Travel is the best form of education. Relating to other people in different cultures, seeing other places and what it means to exist in them as a foreign spirit. Whatever personal growth or spiritual epiphanies any of us encountered over the duration of the Himalaya trip were certainly due to its initial purpose: the kids. We were escorting these happy and hopeful souls to open their minds and hearts to the big world that surrounds the only world they’re accustomed to.
For me, travel is the greatest gift and deepest love, the most amazing thing a person can do. And a close second to travel is hosting foreigners. Our visit to Uttarkashi also included three days at the community centre affiliated with Manav Sadhna- Manav Uttar (sp). Children from the community gather there daily to learn and play, just as our kids do at Manav Sadhna. We came to help the community centre, and introduce the kids so they could learn from each other while enjoying the company of new people from a different place. It was one of the most beautiful, authentic, surreal, amazing experiences I have ever had. I am certain Teju felt the same
Creating a mural on the front of the community centre, seem below from afar
A breath of fresh air literally surrounded by mountains and greenery, a breath of fresh air mentally from the purity of the people. The kids were light-hearted little dancers who taught us every possible schoolyard game. One night they staged a performance for us and their community- dancing and acting. They are very talented and so sweet.
Other than that evening, they wore the same clothes every day. I noticed many of their garments had been lovingly mended with hand-stitches. I managed to get a few photos of these pieces, but every time Teju and I pulled out our phones- the kids would scream “photo! selfie!” and pose for us. I’m not sure they know the proper definition for “selfie”, and I certainly wouldn’t be the one to tell them. I love, love, love how untouched they are by crazy consumerism and the pop culture that’s run rampant in my world, worlds and worlds away from theirs.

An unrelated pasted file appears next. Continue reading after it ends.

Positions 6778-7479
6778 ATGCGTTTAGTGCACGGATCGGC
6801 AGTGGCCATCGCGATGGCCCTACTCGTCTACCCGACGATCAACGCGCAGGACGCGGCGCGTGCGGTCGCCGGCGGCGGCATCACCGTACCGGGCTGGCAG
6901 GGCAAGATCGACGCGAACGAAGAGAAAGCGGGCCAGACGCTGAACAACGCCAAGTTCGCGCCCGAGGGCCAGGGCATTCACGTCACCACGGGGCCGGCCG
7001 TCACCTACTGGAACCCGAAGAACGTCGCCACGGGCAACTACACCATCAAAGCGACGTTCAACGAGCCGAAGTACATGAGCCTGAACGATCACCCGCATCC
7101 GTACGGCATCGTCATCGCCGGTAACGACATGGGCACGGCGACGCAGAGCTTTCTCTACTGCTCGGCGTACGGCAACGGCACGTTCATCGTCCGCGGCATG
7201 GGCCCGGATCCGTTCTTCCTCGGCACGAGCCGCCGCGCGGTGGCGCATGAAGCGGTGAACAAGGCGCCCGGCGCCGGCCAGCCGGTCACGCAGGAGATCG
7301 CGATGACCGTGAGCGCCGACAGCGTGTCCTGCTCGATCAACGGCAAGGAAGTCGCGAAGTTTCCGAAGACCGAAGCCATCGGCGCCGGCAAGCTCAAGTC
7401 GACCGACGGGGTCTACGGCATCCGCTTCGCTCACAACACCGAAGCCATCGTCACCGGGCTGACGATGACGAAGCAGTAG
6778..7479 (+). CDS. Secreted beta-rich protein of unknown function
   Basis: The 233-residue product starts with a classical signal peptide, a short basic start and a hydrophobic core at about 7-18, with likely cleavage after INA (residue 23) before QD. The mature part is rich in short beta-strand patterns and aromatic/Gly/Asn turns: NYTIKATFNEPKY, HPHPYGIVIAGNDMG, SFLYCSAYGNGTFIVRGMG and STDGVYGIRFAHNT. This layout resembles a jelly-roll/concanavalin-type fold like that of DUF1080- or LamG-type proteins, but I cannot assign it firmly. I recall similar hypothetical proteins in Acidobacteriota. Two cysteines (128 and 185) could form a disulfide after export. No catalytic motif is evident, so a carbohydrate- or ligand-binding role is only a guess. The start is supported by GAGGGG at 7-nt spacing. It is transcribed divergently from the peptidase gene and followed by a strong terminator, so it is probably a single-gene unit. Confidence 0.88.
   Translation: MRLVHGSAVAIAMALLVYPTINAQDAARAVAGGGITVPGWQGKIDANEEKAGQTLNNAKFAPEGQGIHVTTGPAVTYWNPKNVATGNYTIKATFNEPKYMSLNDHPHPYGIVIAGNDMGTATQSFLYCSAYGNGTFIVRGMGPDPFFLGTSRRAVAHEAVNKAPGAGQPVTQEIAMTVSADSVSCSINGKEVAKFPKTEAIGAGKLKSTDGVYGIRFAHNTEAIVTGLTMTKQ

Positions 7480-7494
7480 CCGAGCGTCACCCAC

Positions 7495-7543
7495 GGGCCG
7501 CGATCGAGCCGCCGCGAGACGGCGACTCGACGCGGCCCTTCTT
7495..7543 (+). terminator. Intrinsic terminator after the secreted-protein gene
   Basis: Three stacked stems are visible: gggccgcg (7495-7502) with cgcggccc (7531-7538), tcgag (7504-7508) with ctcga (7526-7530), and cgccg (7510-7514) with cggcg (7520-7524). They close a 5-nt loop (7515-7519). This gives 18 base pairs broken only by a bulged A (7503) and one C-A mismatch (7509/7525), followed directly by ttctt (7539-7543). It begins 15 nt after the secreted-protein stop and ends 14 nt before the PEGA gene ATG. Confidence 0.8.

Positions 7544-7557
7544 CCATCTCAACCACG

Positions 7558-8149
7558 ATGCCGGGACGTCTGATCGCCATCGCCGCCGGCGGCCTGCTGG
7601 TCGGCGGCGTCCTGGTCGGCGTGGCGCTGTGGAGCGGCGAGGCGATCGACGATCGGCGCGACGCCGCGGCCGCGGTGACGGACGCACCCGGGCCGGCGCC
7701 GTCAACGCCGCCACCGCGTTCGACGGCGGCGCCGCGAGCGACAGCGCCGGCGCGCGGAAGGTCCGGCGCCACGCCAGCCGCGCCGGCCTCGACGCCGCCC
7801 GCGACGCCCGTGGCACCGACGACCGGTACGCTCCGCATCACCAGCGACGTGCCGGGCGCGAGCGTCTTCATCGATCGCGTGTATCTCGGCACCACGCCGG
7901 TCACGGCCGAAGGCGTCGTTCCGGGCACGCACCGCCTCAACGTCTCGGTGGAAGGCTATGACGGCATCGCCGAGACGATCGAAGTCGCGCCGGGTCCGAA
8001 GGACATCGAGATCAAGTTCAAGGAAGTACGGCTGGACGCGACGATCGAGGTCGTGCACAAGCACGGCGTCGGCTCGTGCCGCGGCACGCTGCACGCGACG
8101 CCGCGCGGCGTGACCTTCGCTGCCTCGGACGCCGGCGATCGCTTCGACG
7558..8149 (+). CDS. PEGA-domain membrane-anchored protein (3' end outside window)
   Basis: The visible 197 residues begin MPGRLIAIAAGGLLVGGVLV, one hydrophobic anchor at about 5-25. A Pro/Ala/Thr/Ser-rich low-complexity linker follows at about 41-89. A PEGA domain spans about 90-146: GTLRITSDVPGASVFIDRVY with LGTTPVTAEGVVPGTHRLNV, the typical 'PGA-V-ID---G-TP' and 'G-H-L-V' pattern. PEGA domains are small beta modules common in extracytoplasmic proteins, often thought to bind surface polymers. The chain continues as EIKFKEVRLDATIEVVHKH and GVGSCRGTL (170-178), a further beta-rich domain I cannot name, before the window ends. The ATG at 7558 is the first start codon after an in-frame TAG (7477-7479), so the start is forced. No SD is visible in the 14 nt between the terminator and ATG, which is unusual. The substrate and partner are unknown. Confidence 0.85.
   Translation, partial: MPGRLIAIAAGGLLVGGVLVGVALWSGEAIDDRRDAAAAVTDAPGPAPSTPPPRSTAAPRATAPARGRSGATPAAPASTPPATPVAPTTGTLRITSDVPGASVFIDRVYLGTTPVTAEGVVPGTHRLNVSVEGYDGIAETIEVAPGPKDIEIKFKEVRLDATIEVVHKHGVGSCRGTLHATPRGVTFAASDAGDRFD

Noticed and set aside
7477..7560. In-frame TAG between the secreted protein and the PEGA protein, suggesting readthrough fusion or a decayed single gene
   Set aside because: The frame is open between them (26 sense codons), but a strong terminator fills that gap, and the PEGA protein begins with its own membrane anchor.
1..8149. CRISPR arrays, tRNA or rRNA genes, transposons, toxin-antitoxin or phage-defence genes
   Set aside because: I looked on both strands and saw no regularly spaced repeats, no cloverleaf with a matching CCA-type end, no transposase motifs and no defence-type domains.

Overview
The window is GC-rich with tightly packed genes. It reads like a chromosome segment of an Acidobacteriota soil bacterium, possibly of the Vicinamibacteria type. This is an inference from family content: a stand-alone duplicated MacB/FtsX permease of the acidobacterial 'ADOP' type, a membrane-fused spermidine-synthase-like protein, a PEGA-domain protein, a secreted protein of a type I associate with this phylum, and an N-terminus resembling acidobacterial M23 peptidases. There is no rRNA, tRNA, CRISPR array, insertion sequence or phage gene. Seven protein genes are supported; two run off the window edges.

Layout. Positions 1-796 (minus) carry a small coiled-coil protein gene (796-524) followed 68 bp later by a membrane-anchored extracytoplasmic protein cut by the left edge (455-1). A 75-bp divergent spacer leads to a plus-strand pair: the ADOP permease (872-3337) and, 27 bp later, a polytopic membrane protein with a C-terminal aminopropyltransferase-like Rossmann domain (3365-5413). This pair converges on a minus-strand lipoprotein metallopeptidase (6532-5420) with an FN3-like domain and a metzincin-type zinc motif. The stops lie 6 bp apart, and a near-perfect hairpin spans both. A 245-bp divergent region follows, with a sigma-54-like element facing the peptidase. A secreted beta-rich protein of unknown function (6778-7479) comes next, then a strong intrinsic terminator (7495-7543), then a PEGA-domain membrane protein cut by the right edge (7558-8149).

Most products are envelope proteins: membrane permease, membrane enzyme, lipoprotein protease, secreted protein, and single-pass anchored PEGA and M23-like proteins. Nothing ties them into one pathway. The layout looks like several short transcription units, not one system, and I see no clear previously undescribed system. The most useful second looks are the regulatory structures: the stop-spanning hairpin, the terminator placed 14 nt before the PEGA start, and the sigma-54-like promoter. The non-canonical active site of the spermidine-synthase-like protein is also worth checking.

Some village women knit wool items for extra income, and for fun- or so it seemed fun, when they gave us a demonstration of their manual knitting machine. Knitting isn’t easy, especially with this machine and its guidebook full of number combinations and intricate instructions. These women operated with ease however, and were rightfully very proud of their products. Most notably, in our opinion, being the SWEATER VESTS that many women in the surrounding villages wear regularly. It gets cold in the mountains. Teju and I both love the cropped style, and when asked our opinions of the marketability of these items we asserted hands down- the cropped style in muted colors. (maroon, navy, black, brown). The perfect wardrobe staple with a beautiful story. Once they get the production power-we said- get these in those boutique “ethic” shops, like the Whole Foods Goods market. A cropped fair trade Himalayan sweater vest for $45? or maybe even $60? Done.
In general, the traditional mountain dress was beautiful. Obviously this isn’t so much “fashion” as it is a way of life, a way to denote which village one belongs to while shielding oneself from the elements in a landscape of varying weather patterns. Comfort and functionality in my opinion are the most important aspects to any garment- but there is no reason to sacrifice the aesthetics (unless you want to, personal choice! another reason I love fashion really. we can curate whatever and whoever we want to be within the context of our worlds) And these people? Proud of their heritage while using the best colors - seemingly playfully as well. Win win.
After spending three beautiful days at the Uttarkashi centre and other significant locations in the area (a school, the homes of some children and and the Swami Sivanand ashram in Ganeshpur) We were descended the mountain and spent a day relaxing in Rishikesh before Teju and I hopped on a bus for the next part of our adventure- New Delhi.
Gorgeous Teju. and off we went.